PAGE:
Do You Have To Go Back? What To Do If Remote Jobs Run Out

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Even after it was deemed safe to return to the office, remote jobs have been in demand. Before the pandemic, it was estimated that only 6% of workers did their jobs remotely. Now, the number is closer to 25% of workers.

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It’s not surprising, considering there are many advantages to remote work: no commute, flexibility, better work-life balance and less impact on the environment are just some of the benefits of working at home. However, since the demand for remote jobs has gone up, these jobs have become harder to nail down. Only 15% of available jobs have the option to work remotely. What can you do if you want a remote job, but can’t seem to find a full-time one that fits your needs? GOBankingRates talked to financial experts to find out the best alternatives. 

Make Sure You’re Looking in the Right Places

If you’ve checked the same sites every day, you might be missing hidden gems that specialize in remote work opportunities. Ed Samuel, Executive Career and Life Coach at SamNova. Inc., says the best places to find remote jobs aren’t always easy to find. “Not all remote jobs are advertised. In fact, you may have to dig to find the best ones. You can search on sites such as VirtualVocations.com, FlexJobs.com and Ryan Robinson’s “65 Best Remote Job Websites in 2023. Better yet, identify your target companies and hiring managers and reach out to them.” 

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Samuel says this personal touch of reaching out to hiring managers directly can turn into a remote work opportunity if you play your cards right. “Introduce yourself, articulate your value, establish a relationship, and find out if the hiring manager has a need or problem you can solve. If the answer is yes, it can lead to a follow-up discussion or interview. During your conversation, ask if the work can be done remotely,” Samuel says.

Chelsea Clarke, Founder and Owner at HerPaperRoute, also recommends ProBlogger in addition to the sites Samuel suggested. She says these sites have perks that typical job search sites might not. “[These sites] save you a lot of time as you don’t have to toggle the ‘remote’ filter like you would for traditional job boards. Plus, you can speed up your search by creating an account and setting up notifications for jobs in (or related to) your field,” Clarke says.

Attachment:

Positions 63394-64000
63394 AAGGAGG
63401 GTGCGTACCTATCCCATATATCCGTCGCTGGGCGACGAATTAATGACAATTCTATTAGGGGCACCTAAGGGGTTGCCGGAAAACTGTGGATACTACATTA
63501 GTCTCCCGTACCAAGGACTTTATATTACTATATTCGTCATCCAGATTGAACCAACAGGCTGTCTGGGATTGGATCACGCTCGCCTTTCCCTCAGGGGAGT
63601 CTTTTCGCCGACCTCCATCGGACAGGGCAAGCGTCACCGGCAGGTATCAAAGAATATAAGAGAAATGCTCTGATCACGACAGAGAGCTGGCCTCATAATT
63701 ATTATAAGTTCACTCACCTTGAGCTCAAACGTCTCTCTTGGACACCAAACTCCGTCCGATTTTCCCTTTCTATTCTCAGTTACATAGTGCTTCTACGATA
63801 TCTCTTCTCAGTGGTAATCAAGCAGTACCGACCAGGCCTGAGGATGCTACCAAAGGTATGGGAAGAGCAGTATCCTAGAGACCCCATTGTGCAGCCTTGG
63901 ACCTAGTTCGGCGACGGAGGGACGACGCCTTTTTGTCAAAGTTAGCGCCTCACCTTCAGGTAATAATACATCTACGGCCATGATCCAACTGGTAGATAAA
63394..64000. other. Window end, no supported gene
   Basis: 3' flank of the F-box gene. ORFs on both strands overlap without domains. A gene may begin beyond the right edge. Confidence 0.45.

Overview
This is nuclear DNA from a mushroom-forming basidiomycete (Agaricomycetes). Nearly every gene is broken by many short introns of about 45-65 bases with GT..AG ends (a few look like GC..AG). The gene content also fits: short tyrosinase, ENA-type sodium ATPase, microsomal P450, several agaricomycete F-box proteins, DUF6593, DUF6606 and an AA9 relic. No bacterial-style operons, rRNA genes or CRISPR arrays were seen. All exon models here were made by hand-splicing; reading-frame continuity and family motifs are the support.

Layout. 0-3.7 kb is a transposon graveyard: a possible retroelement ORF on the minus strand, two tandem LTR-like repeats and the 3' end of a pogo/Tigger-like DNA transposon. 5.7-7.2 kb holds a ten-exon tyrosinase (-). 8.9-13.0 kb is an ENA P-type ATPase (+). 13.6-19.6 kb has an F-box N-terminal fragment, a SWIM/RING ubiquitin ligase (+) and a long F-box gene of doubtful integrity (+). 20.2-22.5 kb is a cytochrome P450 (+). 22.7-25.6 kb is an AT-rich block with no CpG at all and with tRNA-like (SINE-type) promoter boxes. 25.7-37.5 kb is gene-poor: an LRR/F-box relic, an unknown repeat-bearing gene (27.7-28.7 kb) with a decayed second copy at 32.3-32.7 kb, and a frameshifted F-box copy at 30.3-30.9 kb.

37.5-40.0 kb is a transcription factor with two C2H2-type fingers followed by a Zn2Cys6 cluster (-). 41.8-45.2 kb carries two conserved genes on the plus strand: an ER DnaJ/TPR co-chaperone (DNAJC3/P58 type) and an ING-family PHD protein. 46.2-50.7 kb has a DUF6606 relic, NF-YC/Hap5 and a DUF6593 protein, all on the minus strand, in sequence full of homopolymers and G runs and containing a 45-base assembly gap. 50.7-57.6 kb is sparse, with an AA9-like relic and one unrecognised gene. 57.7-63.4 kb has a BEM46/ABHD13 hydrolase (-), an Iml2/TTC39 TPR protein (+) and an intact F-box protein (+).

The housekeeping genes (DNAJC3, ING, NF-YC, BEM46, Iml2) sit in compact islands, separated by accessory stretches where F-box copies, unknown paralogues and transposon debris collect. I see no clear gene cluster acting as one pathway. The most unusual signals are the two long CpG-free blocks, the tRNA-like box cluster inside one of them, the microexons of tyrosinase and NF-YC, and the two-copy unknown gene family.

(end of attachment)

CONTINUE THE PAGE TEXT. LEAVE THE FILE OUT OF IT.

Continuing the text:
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Look for Jobs that Offer a Hybrid Work Model

Because more and more job seekers want the option to work remotely, lots of employers have introduced a hybrid working schedule, where coming into the office is only required on certain days. The rest of the days, employees can choose to work from home. An estimated 74% of offices have implemented a hybrid model. Though it might not be the perfect solution, you can work flexibly on the days you’re not in the office and have more facetime with coworkers when you’re in the office, giving you the best of both worlds. 

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Consider Part-Time Remote Work

Plenty of jobs are offering part-time remote opportunities that you can do until you find a full-time job, or you can take on a few to make a full-time salary. Samuel suggests roles in customer service, tutoring, proofreading, research, freelance writing, and after-hour customer service.

If you do go the freelance route, there are sites that can help you find opportunities immediately. “In today’s world, you can use platforms like Upwork and Fiverr to find projects that will pay you,” says Donny Gamble, Founder and CEO at RetirementInvestments.com. “There’s tons of freelance work available and it can pay pretty well. You could turn it into a quality gig and could maybe even start your own business.” 

No Remote Jobs in Your Field? Try Pivoting

If your top priority is to work remotely, it might be worth looking into another line of work that will allow you to do so. Brooks Scott, Founder, Owner, and Executive Coach at Merging Path, says there are plenty of fields that are looking to hire remote workers if you know where to look. “There is a huge demand right now for content on social media. One of my favorite new jobs that offer freedom from remote work are video editors. There are an array of tools you can easily learn by watching some YouTube videos. There are also a lot of opportunities for people to be coaches in their respective fields. A lot of people could really use a mentor or an advisor early on in their careers to help them get to the place that you already may be.”

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About the Author

Sam DiSalvo is an LA-based comedian, writer and actor who's performed all over the country. Her written work has appeared in numerous digital publications. As a copywriter, she's worked with a variety of major brands including GoldieBlox and Thrive Causemetics. Sam loves dogs and is currently perusing leisure suits to buy for her corgi mix, Barry
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